BACKGROUND: One Health (OH) is an interdisciplinary collaborative approach to human and animal health that aims to break down conventional research and policy 'silos'. OH has been used to develop strategies for zoonotic Emerging Infectious Diseases (EID). However, the ethical case for OH as an alternative to more traditional public health approaches is largely absent from the discourse. To study the ethics of OH, we examined perceptions of the human health and ecological priorities for the management of zoonotic EID in the Southeast Asia country of Singapore. METHODS: We conducted a mixed methods study using a modified Delphi technique with a panel of 32 opinion leaders and 11 semi-structured interviews with a sub-set of those experts in Singapore. Panellists rated concepts of OH and priorities for zoonotic EID preparedness planning using a series of scenarios developed through the study. Interview data were examined qualitatively using thematic analysis. FINDINGS: We found that panellists agreed that OH is a cross-disciplinary collaboration among the veterinary, medical, and ecological sciences, as well as relevant government agencies encompassing animal, human, and environmental health. Although human health was often framed as the most important priority in zoonotic EID planning, our qualitative analysis suggested that consideration of non-human animal health and welfare was also important for an effective and ethical response. The panellists also suggested that effective pandemic planning demands regional leadership and investment from wealthier countries to better enable international cooperation. CONCLUSION: We argue that EID planning under an OH approach would benefit greatly from an ethical ecological framework that accounts for justice in human, animal, and environmental health.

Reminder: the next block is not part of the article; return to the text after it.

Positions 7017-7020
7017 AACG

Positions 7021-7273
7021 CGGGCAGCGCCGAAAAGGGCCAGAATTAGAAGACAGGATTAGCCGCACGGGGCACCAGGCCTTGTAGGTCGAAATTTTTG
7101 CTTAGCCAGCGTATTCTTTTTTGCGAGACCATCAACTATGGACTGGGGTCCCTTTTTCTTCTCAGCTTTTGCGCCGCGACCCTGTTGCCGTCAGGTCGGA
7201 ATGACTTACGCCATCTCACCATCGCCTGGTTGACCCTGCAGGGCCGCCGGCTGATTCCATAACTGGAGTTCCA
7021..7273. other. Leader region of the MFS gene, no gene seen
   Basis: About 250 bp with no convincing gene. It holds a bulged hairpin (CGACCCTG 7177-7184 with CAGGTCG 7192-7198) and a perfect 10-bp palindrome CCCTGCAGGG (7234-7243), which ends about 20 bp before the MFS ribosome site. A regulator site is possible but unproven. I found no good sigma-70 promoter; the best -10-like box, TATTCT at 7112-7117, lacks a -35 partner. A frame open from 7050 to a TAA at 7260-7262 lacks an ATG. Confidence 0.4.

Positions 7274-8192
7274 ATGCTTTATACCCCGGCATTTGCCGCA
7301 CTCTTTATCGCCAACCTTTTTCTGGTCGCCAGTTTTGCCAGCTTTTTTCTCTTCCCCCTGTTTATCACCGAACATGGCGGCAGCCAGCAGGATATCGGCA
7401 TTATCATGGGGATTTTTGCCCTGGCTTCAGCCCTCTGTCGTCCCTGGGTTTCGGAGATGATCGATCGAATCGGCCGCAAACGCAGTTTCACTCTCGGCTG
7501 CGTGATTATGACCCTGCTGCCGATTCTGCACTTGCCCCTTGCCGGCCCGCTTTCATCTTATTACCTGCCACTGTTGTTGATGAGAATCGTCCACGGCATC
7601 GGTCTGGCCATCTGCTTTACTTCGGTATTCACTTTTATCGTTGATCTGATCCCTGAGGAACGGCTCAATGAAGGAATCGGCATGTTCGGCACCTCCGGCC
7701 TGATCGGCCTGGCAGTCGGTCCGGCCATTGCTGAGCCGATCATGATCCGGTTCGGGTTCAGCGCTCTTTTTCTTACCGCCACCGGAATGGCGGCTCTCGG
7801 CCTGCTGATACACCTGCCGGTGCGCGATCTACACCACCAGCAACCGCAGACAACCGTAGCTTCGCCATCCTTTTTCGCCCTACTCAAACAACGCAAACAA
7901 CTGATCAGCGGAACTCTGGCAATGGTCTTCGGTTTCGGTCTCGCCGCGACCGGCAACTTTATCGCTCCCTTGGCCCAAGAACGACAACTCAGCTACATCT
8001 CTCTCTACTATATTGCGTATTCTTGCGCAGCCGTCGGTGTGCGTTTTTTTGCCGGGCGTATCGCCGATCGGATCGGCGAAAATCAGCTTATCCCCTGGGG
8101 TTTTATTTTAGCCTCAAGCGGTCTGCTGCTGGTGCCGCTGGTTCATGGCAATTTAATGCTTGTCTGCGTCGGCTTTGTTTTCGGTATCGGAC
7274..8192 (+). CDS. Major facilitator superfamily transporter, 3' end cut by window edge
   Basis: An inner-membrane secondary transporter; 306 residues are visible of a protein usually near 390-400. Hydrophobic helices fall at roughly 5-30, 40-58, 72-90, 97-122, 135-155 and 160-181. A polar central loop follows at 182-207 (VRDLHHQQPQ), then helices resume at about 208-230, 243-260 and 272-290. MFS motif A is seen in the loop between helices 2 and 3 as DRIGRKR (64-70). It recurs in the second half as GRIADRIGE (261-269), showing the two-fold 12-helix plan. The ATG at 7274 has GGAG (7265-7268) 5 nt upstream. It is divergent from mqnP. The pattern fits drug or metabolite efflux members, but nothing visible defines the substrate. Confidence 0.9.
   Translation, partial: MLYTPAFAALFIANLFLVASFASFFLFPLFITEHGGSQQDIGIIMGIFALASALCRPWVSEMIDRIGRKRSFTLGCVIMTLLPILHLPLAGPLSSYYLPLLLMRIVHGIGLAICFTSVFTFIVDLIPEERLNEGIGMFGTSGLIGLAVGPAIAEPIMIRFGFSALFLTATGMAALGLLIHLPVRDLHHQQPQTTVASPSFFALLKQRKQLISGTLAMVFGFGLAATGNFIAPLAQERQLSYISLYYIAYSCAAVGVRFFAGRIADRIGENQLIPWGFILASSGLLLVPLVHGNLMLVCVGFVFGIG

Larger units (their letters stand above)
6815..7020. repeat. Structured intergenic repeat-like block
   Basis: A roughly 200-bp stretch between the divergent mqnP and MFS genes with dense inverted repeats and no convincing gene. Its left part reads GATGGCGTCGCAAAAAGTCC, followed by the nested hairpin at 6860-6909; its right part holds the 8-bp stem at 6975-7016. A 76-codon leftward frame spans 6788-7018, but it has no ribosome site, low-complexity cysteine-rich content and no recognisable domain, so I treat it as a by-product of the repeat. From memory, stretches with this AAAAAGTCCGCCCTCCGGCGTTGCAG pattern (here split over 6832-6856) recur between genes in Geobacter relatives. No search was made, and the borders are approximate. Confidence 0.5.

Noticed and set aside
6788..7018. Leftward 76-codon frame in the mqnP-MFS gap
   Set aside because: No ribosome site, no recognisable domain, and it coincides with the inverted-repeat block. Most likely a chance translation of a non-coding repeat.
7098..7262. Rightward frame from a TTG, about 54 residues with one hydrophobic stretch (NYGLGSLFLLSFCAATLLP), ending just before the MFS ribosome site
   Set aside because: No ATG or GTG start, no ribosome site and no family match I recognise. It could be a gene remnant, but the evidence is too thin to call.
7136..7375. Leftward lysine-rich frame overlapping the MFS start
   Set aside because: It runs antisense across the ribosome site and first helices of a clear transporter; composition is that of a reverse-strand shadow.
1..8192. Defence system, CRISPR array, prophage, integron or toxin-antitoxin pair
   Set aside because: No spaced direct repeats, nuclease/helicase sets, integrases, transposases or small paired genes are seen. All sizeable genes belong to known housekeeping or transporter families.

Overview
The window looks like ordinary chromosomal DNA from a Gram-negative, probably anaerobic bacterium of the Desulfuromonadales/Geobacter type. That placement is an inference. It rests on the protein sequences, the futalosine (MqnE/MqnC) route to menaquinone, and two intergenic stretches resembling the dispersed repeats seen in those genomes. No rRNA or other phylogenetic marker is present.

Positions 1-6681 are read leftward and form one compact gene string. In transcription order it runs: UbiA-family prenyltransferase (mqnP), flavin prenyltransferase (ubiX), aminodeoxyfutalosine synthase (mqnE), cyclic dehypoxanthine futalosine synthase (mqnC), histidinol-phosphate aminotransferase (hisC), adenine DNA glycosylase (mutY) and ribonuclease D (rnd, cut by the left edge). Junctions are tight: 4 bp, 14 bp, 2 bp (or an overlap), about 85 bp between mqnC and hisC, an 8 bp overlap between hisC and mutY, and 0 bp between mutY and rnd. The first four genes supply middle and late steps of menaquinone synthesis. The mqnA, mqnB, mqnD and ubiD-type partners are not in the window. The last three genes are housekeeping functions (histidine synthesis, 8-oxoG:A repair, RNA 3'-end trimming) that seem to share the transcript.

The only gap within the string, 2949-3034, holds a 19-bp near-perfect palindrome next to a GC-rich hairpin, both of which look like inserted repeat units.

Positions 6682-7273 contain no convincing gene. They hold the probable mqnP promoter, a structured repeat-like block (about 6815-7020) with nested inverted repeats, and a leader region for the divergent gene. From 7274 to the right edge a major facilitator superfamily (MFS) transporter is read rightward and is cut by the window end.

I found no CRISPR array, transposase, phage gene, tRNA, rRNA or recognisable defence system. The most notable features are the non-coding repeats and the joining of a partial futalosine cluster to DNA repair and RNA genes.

Assuntos
Doenças Transmissíveis Emergentes/epidemiologia , Saúde Global/ética , Saúde Pública/ética , Zoonoses/epidemiologia , Animais , Doenças Transmissíveis Emergentes/psicologia , Saúde Ambiental/ética , Humanos , Pandemias , Singapura , Zoonoses/psicologia
15.
Br Med Bull ; 118(1): 5-15, 2016 06.
Artigo em Inglês | MEDLINE | ID: mdl-27151955

RESUMO